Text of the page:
You probably noticed a lot of brown and tan rubber-bottomed foul weather shoes this season.
Most likely, it's L.L. Bean's Bean Boot, which has undergone a popularity spike.
But they're not trendy on purpose.
In fact, the boot has been in production — largely unmodified apart from slight changes for new technology — for more than 100 years. Their popularity has waxed and waned during this time, but they've always endured. They're the unofficial mascot of L.L. Bean.
But now, they're really thriving.
"They’re all over college campuses and high schools,” L.L. Bean spokesperson Carolyn Beem told Boston.com. “Without changing anything, they’re back in style.”
In fact, the boots are so popular they sell out every winter. In December, Boston.com reported that between 60,000 and 100,000 pairs were backordered.
"The number of boots we have sold over has grown steadily over the last several years," LL Bean spokesperson Mac McKeever told Business Insider. "Especially the last three years."
Bean sold approximately 450,000 boots this past winter — which is a new seasonal record.
Why are the 100-year old boots so popular now? A few reasons."Legacy" products are incredibly trendy now. Consumers, especially millennial consumers can connect to with history and a bulletproof track record — both of which the Bean Boot has in spades. L.L. Bean's founder, Leon Leonwood Bean, started selling his Maine Hunting Shoe back in 1911 — which is where the Bean Boot comes from. Their slightly goofy aesthetic is back in style. The "normcore" Americana sensibility the boots give off, along with the aforementioned legacy, are both very "in" right now among a lot of demographics — especially young urbanites. The boots are an incredible value. The base model is only $79, and comes with LL Bean's unconditional satisfaction guarantee. Bean even lets you decide if you're satisfied, so you can bring back your boot any time you want for virtually any reason — no questions asked. Speaking of bulletproof, that's exactly what Bean Boots are. They're well-known to be completely flawless from a functionality perspective. They are truly "buy it for life," and many owners see the boots perform for decades without replacement.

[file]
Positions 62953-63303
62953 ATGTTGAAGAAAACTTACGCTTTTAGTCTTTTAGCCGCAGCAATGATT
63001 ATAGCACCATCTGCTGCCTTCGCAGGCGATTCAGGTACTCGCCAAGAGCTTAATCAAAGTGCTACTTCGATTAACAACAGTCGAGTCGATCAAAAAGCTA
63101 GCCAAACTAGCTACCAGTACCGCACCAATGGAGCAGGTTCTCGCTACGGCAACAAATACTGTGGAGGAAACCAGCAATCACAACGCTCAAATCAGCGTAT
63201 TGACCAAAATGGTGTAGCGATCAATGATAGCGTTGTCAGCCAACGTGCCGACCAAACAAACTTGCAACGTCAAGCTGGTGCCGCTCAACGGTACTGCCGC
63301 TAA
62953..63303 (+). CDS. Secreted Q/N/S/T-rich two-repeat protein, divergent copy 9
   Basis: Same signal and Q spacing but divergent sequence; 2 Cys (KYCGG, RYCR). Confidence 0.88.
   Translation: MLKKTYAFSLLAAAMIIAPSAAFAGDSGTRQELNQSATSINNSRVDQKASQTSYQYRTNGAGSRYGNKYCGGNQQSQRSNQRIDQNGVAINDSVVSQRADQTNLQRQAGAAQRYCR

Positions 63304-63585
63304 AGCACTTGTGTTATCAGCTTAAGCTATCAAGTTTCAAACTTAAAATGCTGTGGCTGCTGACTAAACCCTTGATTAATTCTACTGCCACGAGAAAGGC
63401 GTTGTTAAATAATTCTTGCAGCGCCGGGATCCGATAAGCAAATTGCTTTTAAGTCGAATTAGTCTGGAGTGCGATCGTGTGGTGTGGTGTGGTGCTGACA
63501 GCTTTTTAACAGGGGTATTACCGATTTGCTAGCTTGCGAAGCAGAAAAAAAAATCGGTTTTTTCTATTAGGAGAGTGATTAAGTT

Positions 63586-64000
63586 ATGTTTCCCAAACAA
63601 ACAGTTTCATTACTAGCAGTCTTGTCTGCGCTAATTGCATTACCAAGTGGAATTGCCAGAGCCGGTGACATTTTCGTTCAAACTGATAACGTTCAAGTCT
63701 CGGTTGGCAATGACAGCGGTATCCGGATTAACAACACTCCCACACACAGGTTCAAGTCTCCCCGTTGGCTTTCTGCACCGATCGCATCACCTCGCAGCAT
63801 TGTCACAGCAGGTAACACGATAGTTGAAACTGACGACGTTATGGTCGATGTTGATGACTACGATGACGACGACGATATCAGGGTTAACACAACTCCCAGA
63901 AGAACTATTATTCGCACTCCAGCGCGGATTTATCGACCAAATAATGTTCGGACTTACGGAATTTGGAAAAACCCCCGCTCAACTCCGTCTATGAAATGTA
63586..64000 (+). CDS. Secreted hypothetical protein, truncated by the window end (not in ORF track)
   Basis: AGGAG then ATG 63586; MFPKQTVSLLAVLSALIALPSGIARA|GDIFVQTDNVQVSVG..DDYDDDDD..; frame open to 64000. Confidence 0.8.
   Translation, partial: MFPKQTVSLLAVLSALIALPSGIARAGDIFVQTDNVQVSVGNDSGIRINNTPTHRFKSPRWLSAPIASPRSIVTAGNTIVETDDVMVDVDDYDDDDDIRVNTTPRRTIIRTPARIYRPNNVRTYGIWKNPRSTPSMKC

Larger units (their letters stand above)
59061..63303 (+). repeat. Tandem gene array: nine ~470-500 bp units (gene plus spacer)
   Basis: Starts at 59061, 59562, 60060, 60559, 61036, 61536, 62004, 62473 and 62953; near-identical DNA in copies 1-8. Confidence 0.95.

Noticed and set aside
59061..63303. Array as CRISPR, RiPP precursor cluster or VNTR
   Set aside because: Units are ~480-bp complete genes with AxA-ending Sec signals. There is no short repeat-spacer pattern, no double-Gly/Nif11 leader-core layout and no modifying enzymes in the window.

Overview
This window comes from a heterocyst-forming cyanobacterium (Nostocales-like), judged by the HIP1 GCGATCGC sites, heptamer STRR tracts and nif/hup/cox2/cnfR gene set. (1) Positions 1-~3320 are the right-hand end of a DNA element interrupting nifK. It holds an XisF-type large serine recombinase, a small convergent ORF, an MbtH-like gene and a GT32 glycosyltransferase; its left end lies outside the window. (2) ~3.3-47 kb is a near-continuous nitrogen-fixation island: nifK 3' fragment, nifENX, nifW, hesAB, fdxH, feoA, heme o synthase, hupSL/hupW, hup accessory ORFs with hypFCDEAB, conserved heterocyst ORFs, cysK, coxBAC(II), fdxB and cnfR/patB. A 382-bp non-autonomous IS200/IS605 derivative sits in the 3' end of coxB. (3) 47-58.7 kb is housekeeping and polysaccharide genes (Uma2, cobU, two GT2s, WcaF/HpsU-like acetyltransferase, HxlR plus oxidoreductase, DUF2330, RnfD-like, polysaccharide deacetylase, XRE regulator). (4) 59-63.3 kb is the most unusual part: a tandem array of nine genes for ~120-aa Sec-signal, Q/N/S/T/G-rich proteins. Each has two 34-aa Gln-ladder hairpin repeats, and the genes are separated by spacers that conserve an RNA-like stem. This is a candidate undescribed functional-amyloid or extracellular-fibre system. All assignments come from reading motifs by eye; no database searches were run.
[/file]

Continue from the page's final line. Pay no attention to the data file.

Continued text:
Both how the boots are made and how they look has been essentially unchanged since they were first introduced as the Maine Hunting Shoe. Bean was an avid outdoorsman, and he designed the boot for fly fishing, hunting, etc. Most boots were all leather in the earliest model, but Bean had the idea to sew a rubber bottom to a leather top, for a dry, comfortable foot.
Apart from a few technological improvements, they're still made the same way they were 100 years ago: hand-stitched in Maine. According to McKeever, it can take several months to train someone to operate the old-fashioned stitching machines.
Since demand for Bean Boots has taken off, the company has purchased another rubber molding machine for about $1 million and added another shift at their boot factory in Lewiston, Maine — which is now running almost 24/7 — to try and meet demand.
As of March 11, however, the boots are still on back order until late spring or summer. If you go to the L.L. Bean website to place an order, this message greets you:
Our advice: order the boots now if you want a pair for next winter.
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